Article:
Privateering and captivity in the Mediterranean
Before the age of mass migration, privateering, a central and legitimate component of international relations between the 16th and the early 19th centuries, was a major cause of the forced migration of thousands. From the Mediterranean to the USA, and even in northern European waters, governments granted private shipowners and entrepreneurs the right to attack and loot enemy ships, take a share of the profits from booty and take prisoners for ransom or sale. All the major conventions signed between European powers and rulers in the Near East and North Africa mention privateering as a political, military and economic reality and regulate its geographical scope. Ransoms, tributes and the tragedy of slavery became commonplace as a result of privateering, which was mainly undertaken from Malta and Livorno on the European side and Algiers, Tunis and Tripoli in North Africa. In 1815, following the Congress of Vienna, peace in Europe, the advent of steamships and the official abolition of slavery in the mid-19th century put an end to privateering.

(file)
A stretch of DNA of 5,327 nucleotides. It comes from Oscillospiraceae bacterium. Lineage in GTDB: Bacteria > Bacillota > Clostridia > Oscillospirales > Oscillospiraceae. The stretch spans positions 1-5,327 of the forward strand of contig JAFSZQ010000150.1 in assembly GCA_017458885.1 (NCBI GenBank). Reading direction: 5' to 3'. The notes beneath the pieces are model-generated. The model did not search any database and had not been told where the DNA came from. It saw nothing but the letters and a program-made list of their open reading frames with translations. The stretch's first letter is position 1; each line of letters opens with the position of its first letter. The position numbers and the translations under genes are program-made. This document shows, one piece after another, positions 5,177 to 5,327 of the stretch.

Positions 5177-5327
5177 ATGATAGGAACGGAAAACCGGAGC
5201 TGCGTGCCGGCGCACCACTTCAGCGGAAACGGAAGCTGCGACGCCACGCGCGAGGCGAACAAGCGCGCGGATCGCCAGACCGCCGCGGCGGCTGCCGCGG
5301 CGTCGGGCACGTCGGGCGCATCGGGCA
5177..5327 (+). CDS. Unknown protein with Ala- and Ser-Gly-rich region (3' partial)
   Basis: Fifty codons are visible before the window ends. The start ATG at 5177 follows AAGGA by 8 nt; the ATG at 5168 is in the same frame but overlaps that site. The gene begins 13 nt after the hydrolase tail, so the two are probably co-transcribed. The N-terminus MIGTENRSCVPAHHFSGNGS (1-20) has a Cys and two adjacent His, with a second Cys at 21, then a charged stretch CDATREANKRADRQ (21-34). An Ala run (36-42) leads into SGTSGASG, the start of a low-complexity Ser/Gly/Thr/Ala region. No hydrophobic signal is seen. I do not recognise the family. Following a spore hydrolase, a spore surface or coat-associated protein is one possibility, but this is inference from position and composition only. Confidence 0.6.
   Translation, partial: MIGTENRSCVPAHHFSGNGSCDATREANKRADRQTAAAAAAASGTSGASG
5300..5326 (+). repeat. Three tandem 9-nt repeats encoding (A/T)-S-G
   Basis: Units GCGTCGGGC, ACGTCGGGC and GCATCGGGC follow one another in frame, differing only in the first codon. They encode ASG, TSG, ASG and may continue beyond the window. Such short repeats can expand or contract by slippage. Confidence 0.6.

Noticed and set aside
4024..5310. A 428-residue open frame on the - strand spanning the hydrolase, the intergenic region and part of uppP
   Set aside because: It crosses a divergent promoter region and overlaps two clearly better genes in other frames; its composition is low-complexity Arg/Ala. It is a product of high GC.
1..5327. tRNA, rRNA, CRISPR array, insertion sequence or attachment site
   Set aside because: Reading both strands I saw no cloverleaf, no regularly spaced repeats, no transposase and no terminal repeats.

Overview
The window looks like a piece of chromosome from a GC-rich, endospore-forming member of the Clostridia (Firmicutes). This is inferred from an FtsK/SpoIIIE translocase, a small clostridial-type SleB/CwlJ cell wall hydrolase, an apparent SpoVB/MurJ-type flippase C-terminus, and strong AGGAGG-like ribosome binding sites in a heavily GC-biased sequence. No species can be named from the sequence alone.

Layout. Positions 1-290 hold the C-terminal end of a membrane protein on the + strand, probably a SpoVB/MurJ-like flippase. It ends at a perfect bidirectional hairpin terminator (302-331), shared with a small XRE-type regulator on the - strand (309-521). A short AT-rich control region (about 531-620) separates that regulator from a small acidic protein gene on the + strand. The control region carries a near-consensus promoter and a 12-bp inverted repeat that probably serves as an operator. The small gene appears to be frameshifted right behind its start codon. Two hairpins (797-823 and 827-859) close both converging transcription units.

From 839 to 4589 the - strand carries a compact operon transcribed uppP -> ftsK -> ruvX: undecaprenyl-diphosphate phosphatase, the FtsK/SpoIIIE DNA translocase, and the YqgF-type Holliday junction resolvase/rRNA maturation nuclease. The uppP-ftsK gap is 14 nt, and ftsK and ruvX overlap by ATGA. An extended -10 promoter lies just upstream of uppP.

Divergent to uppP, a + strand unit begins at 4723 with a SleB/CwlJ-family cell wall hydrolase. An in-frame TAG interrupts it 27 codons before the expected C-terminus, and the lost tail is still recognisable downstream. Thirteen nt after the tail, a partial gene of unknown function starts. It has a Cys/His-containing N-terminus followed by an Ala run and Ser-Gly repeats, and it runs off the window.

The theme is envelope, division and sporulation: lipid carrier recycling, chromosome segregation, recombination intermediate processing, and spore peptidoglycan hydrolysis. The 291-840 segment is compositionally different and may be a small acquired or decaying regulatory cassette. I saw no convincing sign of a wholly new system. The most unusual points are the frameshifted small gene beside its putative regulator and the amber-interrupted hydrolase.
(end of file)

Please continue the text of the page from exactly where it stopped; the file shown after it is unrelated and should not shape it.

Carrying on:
Chorographical plan of the attack waged by Lord Exmouth against Algiers on 27 August 1816
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State Archives of Turin, Turin, Italy
Control of the Mediterranean was a main source of conflict between the European powers and the North African provinces known as the “Barbary” Regencies, with headquarters in Tunis, Algiers and Tripoli. The term Barbary appeared in the 16th century to refer to North African (Berber) pirates, originating among the officers of the Sultan of Istanbul sent to conquer the western Mediterranean.